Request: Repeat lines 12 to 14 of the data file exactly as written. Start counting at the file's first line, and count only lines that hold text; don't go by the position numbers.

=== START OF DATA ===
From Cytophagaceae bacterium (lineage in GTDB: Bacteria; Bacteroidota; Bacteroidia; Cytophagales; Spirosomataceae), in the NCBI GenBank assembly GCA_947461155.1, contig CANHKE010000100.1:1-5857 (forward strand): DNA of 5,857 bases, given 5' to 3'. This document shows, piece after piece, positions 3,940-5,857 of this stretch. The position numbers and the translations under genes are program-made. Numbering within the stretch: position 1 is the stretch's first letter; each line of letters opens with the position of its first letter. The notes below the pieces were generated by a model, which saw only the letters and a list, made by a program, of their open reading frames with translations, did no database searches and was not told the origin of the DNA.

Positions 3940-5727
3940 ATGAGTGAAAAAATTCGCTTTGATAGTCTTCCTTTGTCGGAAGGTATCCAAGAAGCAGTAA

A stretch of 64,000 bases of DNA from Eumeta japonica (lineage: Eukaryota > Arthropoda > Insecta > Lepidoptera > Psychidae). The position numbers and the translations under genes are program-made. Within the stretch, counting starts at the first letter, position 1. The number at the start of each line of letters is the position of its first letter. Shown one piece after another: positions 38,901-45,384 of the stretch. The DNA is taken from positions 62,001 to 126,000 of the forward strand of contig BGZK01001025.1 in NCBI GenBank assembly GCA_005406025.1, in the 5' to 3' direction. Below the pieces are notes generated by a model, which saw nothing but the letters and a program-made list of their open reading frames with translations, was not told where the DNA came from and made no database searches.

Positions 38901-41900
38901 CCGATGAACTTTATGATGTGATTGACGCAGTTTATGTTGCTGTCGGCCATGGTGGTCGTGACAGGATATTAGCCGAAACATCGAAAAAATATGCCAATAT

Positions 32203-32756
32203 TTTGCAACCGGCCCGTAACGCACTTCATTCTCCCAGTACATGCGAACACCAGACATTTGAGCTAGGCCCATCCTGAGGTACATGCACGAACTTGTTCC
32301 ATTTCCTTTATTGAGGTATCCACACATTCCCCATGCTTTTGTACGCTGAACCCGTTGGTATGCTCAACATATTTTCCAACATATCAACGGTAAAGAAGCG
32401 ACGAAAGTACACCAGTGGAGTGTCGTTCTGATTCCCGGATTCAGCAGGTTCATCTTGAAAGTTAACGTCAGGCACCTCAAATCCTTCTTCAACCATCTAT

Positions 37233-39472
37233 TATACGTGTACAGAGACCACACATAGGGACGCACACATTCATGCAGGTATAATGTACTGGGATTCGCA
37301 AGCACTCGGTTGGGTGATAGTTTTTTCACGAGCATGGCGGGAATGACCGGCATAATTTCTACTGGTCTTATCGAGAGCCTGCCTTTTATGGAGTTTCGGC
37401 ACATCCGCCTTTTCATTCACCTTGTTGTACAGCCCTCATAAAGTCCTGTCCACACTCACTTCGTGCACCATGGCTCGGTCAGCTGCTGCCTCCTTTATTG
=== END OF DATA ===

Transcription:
37233 TATACGTGTACAGAGACCACACATAGGGACGCACACATTCATGCAGGTATAATGTACTGGGATTCGCA
37301 AGCACTCGGTTGGGTGATAGTTTTTTCACGAGCATGGCGGGAATGACCGGCATAATTTCTACTGGTCTTATCGAGAGCCTGCCTTTTATGGAGTTTCGGC
37401 ACATCCGCCTTTTCATTCACCTTGTTGTACAGCCCTCATAAAGTCCTGTCCACACTCACTTCGTGCACCATGGCTCGGTCAGCTGCTGCCTCCTTTATTG